Pumpkins! (day 3)
Not much to report today–I almost didn’t post! I don’t have any photos for this post because we tied up some loose ends. We read aloud our predictable chart, we will do cut-up sentences tomorrow with them. We also read our Big Book again, and this time we played “Guess The Covered Word”. I covered up the key parts of the pumpkin: seed, sprout, plant, flower, pulp, face. We then read the story as normal, stopping when we got to the covered parts and using our prior knowledge of the story to help us figure out the words. We used “thumbs-up” to tell whether or not we agreed with the prediction that was made about each word. We checked the first letter and then checked the prediction again, until we uncovered the whole word. This will become a new activity in the Big Book Work Station.
We also completed a page showing the life cycle of a pumpkin. We sequenced the life cycle and glued them in the correct order. I wanted the children to see this so they understood some of what it takes to get a pumpkin to their home for fall holidays. My goal this week is just to briefly go over pumpkins and come back in two weeks and go more in depth. I want to build that background knowlege for our trip to the apple orchard/pumpkin patch.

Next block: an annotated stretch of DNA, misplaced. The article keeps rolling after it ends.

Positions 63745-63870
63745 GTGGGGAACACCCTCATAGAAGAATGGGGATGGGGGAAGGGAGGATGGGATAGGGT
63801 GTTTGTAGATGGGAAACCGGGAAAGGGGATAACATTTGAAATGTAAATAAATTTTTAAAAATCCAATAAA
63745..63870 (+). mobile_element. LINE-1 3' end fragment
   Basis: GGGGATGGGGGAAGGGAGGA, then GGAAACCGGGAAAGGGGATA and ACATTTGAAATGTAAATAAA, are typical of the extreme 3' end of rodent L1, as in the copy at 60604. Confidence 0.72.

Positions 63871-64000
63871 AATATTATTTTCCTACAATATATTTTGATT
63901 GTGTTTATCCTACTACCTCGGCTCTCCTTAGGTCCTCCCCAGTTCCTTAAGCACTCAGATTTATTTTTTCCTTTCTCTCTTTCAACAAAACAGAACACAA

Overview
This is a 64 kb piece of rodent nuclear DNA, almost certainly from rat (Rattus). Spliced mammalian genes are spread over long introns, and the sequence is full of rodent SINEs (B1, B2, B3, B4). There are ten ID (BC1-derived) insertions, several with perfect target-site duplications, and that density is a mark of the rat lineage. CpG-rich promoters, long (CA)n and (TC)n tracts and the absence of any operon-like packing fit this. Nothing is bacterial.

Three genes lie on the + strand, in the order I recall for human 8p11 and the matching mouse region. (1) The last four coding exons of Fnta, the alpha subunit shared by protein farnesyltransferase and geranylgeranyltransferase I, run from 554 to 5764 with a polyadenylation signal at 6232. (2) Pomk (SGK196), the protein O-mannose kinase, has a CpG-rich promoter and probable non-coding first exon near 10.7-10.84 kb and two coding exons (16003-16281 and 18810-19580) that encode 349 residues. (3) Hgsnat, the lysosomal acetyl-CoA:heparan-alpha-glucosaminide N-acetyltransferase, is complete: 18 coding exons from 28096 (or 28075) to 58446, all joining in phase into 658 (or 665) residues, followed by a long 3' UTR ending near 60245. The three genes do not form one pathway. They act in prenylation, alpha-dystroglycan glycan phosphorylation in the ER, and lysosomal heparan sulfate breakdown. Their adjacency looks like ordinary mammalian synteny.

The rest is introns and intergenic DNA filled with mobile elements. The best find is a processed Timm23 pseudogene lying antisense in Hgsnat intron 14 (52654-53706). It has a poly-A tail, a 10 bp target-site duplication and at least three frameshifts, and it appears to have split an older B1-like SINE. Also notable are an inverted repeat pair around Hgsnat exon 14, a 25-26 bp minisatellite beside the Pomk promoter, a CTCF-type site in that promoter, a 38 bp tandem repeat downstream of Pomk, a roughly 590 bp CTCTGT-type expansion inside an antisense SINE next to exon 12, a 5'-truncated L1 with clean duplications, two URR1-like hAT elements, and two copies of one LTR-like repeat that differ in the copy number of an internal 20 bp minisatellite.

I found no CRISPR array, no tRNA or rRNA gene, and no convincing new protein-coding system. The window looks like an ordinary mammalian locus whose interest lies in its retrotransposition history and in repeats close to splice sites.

We also did our first writing sample today. The children were to write about something they were thinking about. I gave them 15 minutes–that seemed to be just right! Our district scores them based upon the developmental writing stages. A 1 is scribbling, 2 is letter like forms, 3 is random letters/environmental print ie; copying words from the walls/labels, 4 is semi-phonetic spelling, 5 is phonetic spelling and 6 is appropriate for Kindergarten traditional spelling (most words spelled correctly). I like to have them at a 4-5 to feel comfortable sending them on to 1st grade. I will talk more with my students families at conference time about this and how to get them to that point. 🙂
Posted on September 25, 2008, in Inquiry Based Science, Language Arts/Writing, Literacy Work Stations, Math. Bookmark the permalink. Leave a comment.
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